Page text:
Friday, June 09, 2017

Strong and stable?

The best laid plans of Prime Ministers, mice and men.  It turned out that my plan to run So Much Water at Goodwood this evening has ended up showing itself to have been neither strong nor stable.  She has a small cut on the outside of her near hind pastern.  I had a look at it at 6.30 this morning, and it never crossed my mind that it would become an issue.  However, when we prepared to leave at the end of the morning the situation had altered: to my surprise some filling had appeared around it and she was walking uncomfortably on the leg.

One could have hoped that the filling would have dispersed on the journey down there (which it would) and that she'd have been OK to run, but really that would not have been the correct way to proceed.  I am glad that I didn't try that option as she was more sore again on it by evening stables, so I'm at home this evening and so is she.  Still, it'll only take a few days to come right and she should be ready to run again in around a fortnight.  And every cloud has a silver lining: while it was, and is, very annoying, the consolation is that I'll be in bed at a normal time tonight.  I'm still not really back to full strength after the late night at Fontwell on Tuesday, but a good night's sleep tonight should put me right - and ready to go to Brighton on Monday with Roy!

To change the subject and to revert to a subject on which we have touched recently, I did not enjoy watching two more incidents of dangerous riding on Racing UK yesterday evening, one at Sandown and one at Carlisle.  Envoy and Ryan Tate nearly fell at Sandown when Frankie Dettori cut across them onto the inside rail, while Someone Exciting and Lewis Edmunds had an even closer shave at Carlisle when Callum Rodriguez made an even more dangerous manoeuvre across their bows onto the stands' rail.  Both miscreants were found to be guilty of "careless riding", receiving suspensions of four and seven days respectively.

This problem is in danger of getting out of hand, and I only hope that it is addressed by the stewards before, rather than in response to, a fatality.  Calling these incidents 'careless riding' is not a satisfactory euphemism.  This implies that the jockeys  just have a lapse of concentration, possibly even not noticing that the other horse is there.  I just can't believe that that is the case.  I just can't believe that the jockeys are that incompetent, that they go through races half asleep, not paying attention, not aware of what is going on around them.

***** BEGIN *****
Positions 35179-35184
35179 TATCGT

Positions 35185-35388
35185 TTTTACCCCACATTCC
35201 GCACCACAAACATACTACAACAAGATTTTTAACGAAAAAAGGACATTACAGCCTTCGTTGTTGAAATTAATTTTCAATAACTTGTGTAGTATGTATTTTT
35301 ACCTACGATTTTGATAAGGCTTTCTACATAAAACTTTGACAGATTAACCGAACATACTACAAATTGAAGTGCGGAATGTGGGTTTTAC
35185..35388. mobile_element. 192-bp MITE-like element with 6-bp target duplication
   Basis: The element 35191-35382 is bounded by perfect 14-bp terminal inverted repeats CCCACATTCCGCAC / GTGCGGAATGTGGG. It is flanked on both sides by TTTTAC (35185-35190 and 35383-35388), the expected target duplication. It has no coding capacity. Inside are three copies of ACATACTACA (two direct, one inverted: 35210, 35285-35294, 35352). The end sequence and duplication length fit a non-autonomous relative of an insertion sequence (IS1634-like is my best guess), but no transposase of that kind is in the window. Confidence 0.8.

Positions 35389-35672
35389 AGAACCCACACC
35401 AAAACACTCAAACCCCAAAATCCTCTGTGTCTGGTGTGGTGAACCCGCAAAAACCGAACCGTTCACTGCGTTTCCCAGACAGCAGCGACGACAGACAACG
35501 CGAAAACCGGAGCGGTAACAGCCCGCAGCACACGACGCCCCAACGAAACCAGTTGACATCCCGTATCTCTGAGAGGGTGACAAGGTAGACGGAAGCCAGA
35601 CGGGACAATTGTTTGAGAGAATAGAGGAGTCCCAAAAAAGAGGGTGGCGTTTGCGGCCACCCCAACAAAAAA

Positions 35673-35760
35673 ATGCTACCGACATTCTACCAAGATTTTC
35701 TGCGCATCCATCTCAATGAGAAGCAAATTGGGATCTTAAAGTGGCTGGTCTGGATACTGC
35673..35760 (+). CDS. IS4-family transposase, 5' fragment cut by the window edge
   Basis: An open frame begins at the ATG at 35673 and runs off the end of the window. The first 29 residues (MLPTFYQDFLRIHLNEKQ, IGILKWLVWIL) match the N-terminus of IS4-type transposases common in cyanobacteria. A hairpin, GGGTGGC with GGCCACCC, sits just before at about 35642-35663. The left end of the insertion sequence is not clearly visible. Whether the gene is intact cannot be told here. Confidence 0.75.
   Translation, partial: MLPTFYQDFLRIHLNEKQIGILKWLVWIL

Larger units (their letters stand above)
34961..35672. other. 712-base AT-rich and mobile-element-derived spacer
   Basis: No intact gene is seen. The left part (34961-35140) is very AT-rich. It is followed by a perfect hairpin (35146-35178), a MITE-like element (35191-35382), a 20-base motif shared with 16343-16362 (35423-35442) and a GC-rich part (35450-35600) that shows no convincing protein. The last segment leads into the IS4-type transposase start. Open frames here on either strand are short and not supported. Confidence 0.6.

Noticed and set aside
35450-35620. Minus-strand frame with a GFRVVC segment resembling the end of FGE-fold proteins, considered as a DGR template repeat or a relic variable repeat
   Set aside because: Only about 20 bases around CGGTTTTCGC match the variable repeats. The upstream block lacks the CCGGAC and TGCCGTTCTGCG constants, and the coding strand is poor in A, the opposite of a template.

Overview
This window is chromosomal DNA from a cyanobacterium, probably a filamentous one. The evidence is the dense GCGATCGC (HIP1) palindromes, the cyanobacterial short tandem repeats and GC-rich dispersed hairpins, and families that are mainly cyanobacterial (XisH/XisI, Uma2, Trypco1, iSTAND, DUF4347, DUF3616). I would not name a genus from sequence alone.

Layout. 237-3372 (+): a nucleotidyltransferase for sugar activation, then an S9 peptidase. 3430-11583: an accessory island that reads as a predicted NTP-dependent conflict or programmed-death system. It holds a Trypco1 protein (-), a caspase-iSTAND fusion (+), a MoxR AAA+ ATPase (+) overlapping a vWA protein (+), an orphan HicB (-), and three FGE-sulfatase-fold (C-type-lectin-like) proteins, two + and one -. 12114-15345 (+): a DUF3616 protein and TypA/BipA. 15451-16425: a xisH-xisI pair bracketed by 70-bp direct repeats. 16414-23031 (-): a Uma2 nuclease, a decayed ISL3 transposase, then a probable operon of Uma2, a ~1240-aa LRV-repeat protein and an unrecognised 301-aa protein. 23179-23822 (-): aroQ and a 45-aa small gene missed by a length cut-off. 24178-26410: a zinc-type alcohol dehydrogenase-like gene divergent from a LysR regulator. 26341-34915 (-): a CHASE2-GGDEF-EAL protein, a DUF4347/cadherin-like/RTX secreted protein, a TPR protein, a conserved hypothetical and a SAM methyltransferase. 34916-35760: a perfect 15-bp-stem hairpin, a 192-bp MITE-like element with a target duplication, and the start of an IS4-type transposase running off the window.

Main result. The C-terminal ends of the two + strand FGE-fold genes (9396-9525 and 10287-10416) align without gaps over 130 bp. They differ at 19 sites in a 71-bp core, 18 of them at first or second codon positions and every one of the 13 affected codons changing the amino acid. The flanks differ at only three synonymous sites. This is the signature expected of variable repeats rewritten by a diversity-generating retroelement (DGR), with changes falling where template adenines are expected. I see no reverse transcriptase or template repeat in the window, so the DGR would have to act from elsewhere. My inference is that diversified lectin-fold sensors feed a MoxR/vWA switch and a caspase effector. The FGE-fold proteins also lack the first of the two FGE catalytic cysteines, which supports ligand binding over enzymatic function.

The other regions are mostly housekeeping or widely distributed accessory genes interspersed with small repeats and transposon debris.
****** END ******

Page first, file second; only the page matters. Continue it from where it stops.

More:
Race-riding, like soccer, cricket or whatever, is a competitive sport where a level of aggression is essential if one is going to be any good at it.  That's why there are rules, based on safety and fairness, to limit how far the soccer players can push it when they tackle, how far the fast bowlers can push it when they send the ball flying around the batsman's head, and how far the jockeys can push it when they assert their claim as two of them go for the same gap at the same time, or whatever.  The players' duty is to push things as far as the umpires permit - and it's up to the umpires to keep the players' essential competitiveness in check.

This our umpires (stewards) are currently failing to do.  Current practices of stewarding encourage jockeys to ride with insufficient respect for the safety of the other competitors because there is every incentive to go beyond the limit of what is acceptable (because it increases their chance of winning) and very little disincentive (because their mount faces no risk of disqualification, and because in the unlikely event of them receiving a suspension, the suspension is only small).  For the safety of the jockeys, never mind the horses, this matter needs to be addressed sooner rather than later, and the mindset of the riders changed.

As mentioned previously, the current way of thinking is that if the interference does not nearly cause a fall, it is deemed not to exist.  If it nearly causes a fall or does cause one, it is deemed careless.  I don't know how bad it would be, or how many horses would have to fall, or how seriously the jockey would need to be injured (a fractured vertebra clearly not being bad enough) for the riding to be deemed dangerous.  Rory Delargy informs me on Twitter that "in summer 2003 there were 3 cases of "dangerous" riding in a couple of months. Since 2003 there has been just one (horse killed)."

Lynne Jones, mother of the very good apprentice Aaron Jones and thus someone who is obviously keen for race-riding not to be any more dangerous than it has to be, observed yesterday on Twitter (8th June) that there have been "19 Careless Riding decisions in June and we're only on day 8".  Stuart Williams (to whom Aaron is apprenticed) observed on Twitter after the Carlisle incident, "another example of a try to win at all costs ride in the 8.50 at Carlisle and rider very lucky to stay upright; demotion is the only cure ... Racing in the UK has sleepwalked into this being the norm, we are only another race away from a bad accident every day".

We aren't getting strong and stable leadership from Westminster, but please may we have some from High Holborn?

1 comment:

neil kearns said...

congrats to both trainer and owner looked a decent tough performance stopped my gardening to watch well worthwhile